Cooling systems of the type disclosed in the '663 patent generally provide satisfactory heat dissipation when used with relatively low power semiconductor devices and when such devices are packed on a circuit board such that a relatively large spacing exists between devices. However, such cooling systems do not provide adequate heat dissipation when used with relatively high power semiconductor devices due to the relatively large amount of heat such devices generate. Furthermore, cooling systems of the type disclosed in the '663 patent do not provide adequate heat dissipation when semiconductor devices are positioned on a circuit board in accordance with current packing densities.
It is believed that cooling systems of the type disclosed in the '663 patient do not provide adequate cooling when used with relatively high power semiconductor devices packed at relatively great densities, in part, due to the existence of an air boundary layer or "dead air" zone which is believed to exist adjacent the top surfaces of the semiconductor devices. Such "dead air" zone constitutes a planar region overlying the semiconductor devices where little or no air flow occurs. Due to the existence of such "dead air" zone, cooling air flowing over the semiconductor devices does not extract heat from the top surfaces of the devices as effectively as is desired. Furthermore, because of the "dead air" zone, cooling air does not tend to flow into the spaces between semiconductor devices. As a result, heat is not dissipated very effectively from the sides of the devices.
Systems are known for channeling the flow of cooling air provided adjacent semiconductor devices mounted on a card or circuit board so as to cause such air to diverge from its path of travel and flow into more direct contact with such devices. Such systems are disclosed, for instance, in U.S. Pat. Nos. 4,996,389 to Kajiwara et al. and 5,021,924 to Kieda et al. Unfortunately such systems do not tend to redirect the flow of cooling S air so as to cause such air to enter the spaces between the semiconductor devices. Instead, the air is merely redirected so as to flow over the top surfaces of such devices, with the result that the full cooling potential of the air is not utilized.
Other known apparatus for removing heat from semiconductor devices include heat-dissipating fins, as disclosed in U.S. Pat. No. 4,961,125 to Jordan et al. (the '125 patent), and "cold plates," as disclosed in U.S. Pat. No. 5,016,090 to Gaylon et al. Although fins of the type disclosed in the '125 patent tend to provide effective cooling of the semiconductor devices with which they are associated, they are often relatively expensive and frequently require more space than is desired. Conventional cool plates do not contain structure for redirecting the flow of air passing over the top surface of the cool plate so as to cause such air to flow into direct contact with the heat-generating devices engaging the bottom surface of the cool plate. Absent such structure, conventional cool plates do not provide the degree of cooling desired.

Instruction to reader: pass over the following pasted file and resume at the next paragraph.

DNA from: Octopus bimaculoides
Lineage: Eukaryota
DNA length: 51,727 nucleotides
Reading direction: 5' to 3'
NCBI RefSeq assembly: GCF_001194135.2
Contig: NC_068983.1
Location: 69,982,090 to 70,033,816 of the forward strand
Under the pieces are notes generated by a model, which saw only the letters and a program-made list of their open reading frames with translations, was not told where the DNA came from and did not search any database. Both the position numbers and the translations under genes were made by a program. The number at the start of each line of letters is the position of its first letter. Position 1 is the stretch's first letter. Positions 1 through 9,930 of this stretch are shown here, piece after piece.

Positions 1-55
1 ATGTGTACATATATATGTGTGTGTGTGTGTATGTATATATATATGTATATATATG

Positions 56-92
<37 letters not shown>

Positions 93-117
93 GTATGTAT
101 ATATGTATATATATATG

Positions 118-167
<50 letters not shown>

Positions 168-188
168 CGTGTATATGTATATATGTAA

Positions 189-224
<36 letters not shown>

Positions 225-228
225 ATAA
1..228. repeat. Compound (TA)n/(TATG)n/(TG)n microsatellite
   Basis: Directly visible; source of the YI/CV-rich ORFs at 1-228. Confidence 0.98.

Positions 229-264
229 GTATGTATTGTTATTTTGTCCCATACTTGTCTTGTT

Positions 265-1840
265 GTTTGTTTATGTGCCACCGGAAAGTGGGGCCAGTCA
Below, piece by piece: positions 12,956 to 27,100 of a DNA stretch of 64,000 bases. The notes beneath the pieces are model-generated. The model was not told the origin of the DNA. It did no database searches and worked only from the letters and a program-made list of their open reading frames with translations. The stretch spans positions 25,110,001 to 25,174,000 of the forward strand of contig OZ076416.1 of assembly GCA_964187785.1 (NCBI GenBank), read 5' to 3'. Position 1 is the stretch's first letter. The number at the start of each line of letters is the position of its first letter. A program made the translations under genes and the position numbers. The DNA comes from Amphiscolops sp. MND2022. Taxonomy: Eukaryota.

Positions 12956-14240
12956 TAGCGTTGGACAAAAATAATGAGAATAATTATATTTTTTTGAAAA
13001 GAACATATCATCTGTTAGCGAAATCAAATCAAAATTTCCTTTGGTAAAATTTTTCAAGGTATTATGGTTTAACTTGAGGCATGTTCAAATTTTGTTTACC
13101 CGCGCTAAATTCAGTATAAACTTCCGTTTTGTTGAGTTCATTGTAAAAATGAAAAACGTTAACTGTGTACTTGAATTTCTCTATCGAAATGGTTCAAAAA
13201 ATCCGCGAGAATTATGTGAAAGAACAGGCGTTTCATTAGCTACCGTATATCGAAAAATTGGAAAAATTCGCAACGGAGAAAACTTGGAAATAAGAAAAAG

The present invention is a device for dissipating heat from a plurality of heat-generating elements, e.g., an array of semiconductor modules positioned on a card, which elements are positioned in an airstream traveling in a first direction. The device includes a plate made from a material having a thermal conductivity ranging from 1 to 500 watts/meter K. The plate has a plurality of first and second apertures extending therethrough. The apertures are arranged so that when the plate is supported in predetermined relation to the series of heat-generating elements, one of the first apertures is positioned immediately before each element, as measured in the first direction along the top surface of the plate, and one of the second apertures is positioned immediately after each element, as measured in the first direction along the top surface of the plate.
The plate also includes a plurality of deflectors that extend upwardly a predetermined distance from the top surface of the plate. The deflectors are positioned immediately after each of the second apertures, as measured in said first direction along the top surface of said plate.